August 27, 2002


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Arvind Lavakare

The EC's Gujarat Order

The Resettlement Bill of a private National Conference member was passed by the J&K assembly in 1981. However, the state governor withheld his assent because of some constitutional deficiencies in it pointed out by the Attorney General of India whom he had consulted, and instead returned it to the state government for reconsideration. The J&K assembly passed the bill once again and the state governor had willy nilly to sign his assent. In the interregnum, however, the President had referred the bill to the Supreme Court for its advisory opinion as provided for in Article 143 of the Constitution of India. That opinion came 19 years later, last year; its essence was: no comment because the bill had already become law.

Another such reference of the President of India was dated January 7, 1993. It sought the Supreme Court's opinion on 'Whether a Hindu temple or any Hindu religious structure exited prior to the construction of the Ram Janma Bhumi-Babri Masjid…' Some 20 months later, October 24, 1994, the apex court returned the reference unanswered -- for reasons that are not germane for the moment.

Going by the above instances, it wouldn't be surprising if the latest Presidential reference on the Election Commission's Order (with a capital 'O') -- citing its supremacy under Article 324 to defer the Gujarat state assembly polls for the sake of the 'little voter' -- elicits the apex court's opinion well after the lapse of the six-month deadline of October 6 by which the next state assembly is required to be in session under Article 174. Ergo: President's Rule in Gujarat from October 7. Ergo: the immediate victory of the EC's decision and demolition of Narendra Modi's hope. Ergo: celebrations in the Congress-Commie camp and sulking in the BJP Parivar. All of it temporary, maybe, but triumph and tears nonetheless.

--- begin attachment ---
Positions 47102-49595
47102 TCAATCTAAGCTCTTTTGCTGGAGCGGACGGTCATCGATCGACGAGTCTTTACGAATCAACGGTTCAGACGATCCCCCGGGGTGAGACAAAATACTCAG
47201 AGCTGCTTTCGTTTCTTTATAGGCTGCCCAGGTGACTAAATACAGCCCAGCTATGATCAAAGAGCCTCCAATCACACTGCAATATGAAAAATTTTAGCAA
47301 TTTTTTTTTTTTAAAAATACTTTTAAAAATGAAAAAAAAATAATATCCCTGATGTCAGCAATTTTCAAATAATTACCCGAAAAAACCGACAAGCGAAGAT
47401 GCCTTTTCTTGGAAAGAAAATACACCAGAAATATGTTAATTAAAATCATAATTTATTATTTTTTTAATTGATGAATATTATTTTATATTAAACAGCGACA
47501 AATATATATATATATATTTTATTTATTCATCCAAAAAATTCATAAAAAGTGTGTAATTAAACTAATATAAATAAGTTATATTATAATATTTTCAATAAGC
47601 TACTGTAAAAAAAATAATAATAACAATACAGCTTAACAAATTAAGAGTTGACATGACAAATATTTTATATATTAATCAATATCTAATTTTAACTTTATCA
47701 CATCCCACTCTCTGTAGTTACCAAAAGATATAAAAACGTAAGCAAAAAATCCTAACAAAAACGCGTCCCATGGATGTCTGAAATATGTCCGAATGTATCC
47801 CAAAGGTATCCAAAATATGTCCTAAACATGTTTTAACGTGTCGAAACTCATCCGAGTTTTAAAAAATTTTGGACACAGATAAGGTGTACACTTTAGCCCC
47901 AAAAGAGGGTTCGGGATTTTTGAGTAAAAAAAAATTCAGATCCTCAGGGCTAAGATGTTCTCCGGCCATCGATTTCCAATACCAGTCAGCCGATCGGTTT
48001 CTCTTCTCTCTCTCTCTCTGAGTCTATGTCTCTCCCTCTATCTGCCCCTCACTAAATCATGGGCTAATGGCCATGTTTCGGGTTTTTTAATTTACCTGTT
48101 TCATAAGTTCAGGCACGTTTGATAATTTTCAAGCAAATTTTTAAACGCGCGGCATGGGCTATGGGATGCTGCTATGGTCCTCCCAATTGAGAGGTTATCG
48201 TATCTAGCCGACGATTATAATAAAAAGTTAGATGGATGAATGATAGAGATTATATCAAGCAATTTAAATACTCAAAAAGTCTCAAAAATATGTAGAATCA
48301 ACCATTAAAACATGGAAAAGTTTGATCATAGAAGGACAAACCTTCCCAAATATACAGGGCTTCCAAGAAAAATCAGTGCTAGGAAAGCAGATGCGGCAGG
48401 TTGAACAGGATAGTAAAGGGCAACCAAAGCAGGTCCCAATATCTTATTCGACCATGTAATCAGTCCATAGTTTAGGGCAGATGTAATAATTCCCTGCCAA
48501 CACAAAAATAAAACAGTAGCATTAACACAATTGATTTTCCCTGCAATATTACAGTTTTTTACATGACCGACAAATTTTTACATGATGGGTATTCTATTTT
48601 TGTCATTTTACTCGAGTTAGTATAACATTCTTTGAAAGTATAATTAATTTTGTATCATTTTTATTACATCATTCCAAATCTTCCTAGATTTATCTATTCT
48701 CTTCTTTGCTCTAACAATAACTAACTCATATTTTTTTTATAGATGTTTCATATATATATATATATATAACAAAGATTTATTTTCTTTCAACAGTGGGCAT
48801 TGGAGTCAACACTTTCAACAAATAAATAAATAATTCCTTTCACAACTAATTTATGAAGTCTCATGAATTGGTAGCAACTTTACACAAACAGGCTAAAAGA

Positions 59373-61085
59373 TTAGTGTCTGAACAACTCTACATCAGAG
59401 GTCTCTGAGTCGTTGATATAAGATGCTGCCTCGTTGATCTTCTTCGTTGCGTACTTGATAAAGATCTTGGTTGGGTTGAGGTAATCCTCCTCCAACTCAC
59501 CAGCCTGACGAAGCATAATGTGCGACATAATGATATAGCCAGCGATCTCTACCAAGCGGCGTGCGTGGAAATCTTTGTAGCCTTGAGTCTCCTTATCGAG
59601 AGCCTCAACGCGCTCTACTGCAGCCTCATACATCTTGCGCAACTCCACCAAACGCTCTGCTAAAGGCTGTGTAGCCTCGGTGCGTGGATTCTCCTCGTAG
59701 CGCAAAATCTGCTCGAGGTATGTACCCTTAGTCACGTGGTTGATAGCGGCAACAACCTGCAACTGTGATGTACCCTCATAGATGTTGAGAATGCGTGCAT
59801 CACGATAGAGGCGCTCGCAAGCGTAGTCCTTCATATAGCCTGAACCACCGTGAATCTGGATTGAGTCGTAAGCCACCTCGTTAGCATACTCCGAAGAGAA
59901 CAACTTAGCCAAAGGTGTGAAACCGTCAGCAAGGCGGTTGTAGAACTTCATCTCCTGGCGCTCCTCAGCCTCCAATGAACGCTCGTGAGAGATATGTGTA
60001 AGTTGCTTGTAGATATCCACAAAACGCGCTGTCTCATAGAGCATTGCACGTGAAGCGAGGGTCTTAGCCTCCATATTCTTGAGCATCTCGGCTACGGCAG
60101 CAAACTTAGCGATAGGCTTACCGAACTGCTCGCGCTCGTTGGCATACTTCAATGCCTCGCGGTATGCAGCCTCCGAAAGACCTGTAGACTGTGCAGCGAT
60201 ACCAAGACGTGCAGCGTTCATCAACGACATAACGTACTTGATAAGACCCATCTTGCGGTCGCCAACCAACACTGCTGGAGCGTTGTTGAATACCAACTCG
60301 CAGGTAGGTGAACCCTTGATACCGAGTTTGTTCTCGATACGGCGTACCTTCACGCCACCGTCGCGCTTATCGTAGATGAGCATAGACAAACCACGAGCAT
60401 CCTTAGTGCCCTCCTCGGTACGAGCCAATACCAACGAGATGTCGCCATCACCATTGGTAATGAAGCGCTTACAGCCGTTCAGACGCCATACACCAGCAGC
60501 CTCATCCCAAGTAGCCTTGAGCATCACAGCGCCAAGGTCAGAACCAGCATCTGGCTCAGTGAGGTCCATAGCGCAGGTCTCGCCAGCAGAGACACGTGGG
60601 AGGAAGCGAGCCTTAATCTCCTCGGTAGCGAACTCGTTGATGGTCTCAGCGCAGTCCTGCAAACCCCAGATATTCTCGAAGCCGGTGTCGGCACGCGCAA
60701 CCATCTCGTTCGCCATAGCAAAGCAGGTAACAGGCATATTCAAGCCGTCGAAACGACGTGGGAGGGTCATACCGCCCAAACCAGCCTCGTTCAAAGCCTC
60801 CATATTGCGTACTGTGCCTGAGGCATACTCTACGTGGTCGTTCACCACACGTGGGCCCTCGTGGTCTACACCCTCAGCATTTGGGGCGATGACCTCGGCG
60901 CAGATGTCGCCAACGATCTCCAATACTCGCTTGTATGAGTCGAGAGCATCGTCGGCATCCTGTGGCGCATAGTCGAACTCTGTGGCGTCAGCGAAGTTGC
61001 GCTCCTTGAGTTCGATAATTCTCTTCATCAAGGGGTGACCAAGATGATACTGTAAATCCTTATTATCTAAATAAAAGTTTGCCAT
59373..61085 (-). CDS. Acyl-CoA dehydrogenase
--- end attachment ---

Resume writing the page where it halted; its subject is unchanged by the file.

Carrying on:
The span of time which the Supreme Court takes to deliver its wisdom and expertise on the present Presidential reference affords an opportunity for the EC's poor dear 'little voter,' like yours truly, to himself resolve the constitutional tangle between Article 174 and Article 324.

Article 174 is relatively simple to decipher even for amateur analyst. Titled 'Sessions of the State legislature, prorogation and dissolution,' its essence is that 'six months shall not intervene between its last session and the date appointed for its sitting in the next session.'

Based on the above, the BJP's argument is: the last Gujarat assembly session was held on April 6, the next session therefore should be held before October 6, and since the assembly was dissolved by the governor, the Election Commission is duty-bound to hold elections in good time for the next assembly session to be held before October 6.

The Election Commission doesn't accept Article 174 as a constitutional command devoid of exceptions. Its 40-page report on the perceived conditions in Gujarat lists circumstances for one such exception as to why 'free and fair' polls are not possible for facilitating a Gujarat assembly session before October 6. It has therefore ordered deferment of elections till it reviews those circumstances some 12 weeks later. And it cites Article 324(1) as its authority to do that.

What exactly does Article 324(1) say? Here's what:
'The superintendence, direction and control of the preparation of the electoral rolls for, and conduct of, all elections to Parliament and to the Legislature of every State and of elections to the posts of President and Vice-President held under this Constitution shall be vested in a Commission (referred to in this Constitution as the Election Commission).'

A few facets of the above provision are noteworthy: